I have three children. Three gorgeous, wild, red-headed boys (no, my husband does not have red hair, and yes, I know the low statistical probability of having three red heads when neither parent has red hair). But it was only after the second one that I got involved in birth work–because that was the experience that changed my understanding of how we DO birth, and why what we routinely do in birth is all wrong.
With my first son, my labor was induced with Pitocin. The contractions were long, with almost no breaks, and so intense that if I lay down my back arched up into the air without my volition. An epidural to relieve the grinding pain sped up my dilation but sent my baby into distress as the Pitocin levels were increased again and again. Through most of my labor, my husband and I were left alone, terrified and clueless about what to do. Several painful and frightening complications arose the few times Not-Red-Headed Husband had to use the bathroom, leaving no one to hold my hand or help me respond when my nurse rolled her eyes at my tears.
When it was finally time to push, we discovered that my son was in the occiput posterior position—head down, but facing my navel instead of my spine. Immobilized from the waist down, I had to push him out that way. His positioning broke my tailbone and led to an extensive episiotomy to prevent the broad bones of his forehead causing a tear to extend into my bladder. Those injuries took months to heal and stop hurting.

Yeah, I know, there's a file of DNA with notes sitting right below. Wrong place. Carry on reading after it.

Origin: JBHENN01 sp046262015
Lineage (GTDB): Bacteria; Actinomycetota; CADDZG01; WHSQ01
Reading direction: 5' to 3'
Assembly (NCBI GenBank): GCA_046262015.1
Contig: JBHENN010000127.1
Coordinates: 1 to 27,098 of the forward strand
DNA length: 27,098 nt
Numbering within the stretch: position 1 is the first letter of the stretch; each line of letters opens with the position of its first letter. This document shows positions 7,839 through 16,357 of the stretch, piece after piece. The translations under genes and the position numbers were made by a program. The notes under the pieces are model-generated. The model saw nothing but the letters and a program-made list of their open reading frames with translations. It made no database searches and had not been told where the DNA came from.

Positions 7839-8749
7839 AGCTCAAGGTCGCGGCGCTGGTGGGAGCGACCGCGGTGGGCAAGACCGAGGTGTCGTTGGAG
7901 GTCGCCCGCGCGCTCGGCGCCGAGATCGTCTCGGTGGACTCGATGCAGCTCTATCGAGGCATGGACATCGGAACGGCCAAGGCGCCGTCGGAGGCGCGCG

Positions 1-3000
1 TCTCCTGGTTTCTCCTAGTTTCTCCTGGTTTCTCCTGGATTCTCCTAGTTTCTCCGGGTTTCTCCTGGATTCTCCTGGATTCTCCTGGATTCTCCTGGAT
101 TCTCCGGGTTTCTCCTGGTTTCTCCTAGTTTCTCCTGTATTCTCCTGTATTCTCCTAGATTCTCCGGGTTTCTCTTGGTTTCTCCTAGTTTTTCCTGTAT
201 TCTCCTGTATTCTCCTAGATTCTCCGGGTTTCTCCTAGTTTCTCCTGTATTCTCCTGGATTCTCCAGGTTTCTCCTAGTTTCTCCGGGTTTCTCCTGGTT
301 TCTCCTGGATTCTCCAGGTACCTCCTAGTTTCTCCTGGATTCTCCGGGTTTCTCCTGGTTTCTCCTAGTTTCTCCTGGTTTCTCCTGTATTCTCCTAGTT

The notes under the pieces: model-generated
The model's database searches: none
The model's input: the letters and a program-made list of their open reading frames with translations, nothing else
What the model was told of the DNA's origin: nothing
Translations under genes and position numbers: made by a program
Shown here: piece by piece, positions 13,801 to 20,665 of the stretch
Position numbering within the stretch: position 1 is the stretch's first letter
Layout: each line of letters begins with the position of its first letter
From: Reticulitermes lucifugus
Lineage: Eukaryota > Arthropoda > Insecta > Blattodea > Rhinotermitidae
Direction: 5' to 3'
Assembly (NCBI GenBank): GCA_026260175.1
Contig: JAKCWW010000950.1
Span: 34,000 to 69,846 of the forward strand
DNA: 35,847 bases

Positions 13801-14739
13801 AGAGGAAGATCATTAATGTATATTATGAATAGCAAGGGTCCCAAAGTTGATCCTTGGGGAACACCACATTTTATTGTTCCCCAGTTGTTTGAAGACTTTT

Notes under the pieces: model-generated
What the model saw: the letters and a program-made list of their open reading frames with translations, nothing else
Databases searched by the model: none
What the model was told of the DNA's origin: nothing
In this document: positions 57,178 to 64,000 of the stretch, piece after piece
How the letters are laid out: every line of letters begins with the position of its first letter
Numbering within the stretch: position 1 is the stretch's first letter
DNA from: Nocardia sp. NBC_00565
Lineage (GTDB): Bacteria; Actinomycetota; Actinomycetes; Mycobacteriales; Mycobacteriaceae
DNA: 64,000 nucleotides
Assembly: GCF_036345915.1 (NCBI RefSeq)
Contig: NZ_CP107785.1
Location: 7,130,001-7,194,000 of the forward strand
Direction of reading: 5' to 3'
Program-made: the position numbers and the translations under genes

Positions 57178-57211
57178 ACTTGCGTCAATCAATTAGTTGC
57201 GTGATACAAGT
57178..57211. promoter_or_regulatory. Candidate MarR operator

When they put my son in my arms, he was healthy and beautiful, but I didn’t feel what I’d expected to. In fact, I didn’t feel much of anything. I wanted so much to be a good mother to him, but before long my emotional emptiness made me start to think I was a bad one. Two years later, when I was diagnosed with severe, long-term post-partum depression, I finally verbalized to a friend that, as much as I loved and wanted my baby, the way my doctor and nurses managed my labor had made me feel like an object having things done to it instead of a human being on what should have been a joyful day.
When I got pregnant with my second baby, I wanted everything to be different. I switched to a doctor and a hospital with a reputation for supporting mothers, and through my prenatal yoga class, I found an experienced doula. She lent me books and articles that changed my entire way of thinking about birth. In this new approach, the pain of labor contractions was not a sign that something was wrong, but a sign that my body was strong and healthy and was doing the work necessary to bring my baby into the world; fear could slow or even stop labor, while relaxation, confidence, and a sense of safety could ease and speed it; and birth was something my body was designed to do safely, something that I could help to happen by letting go of my psychological need for control over the process. Those beliefs are very different than the ones instilled in us by popular culture, most pregnancy books, and even by our doctors. They are also crucial to having a positive experience with labor and birth.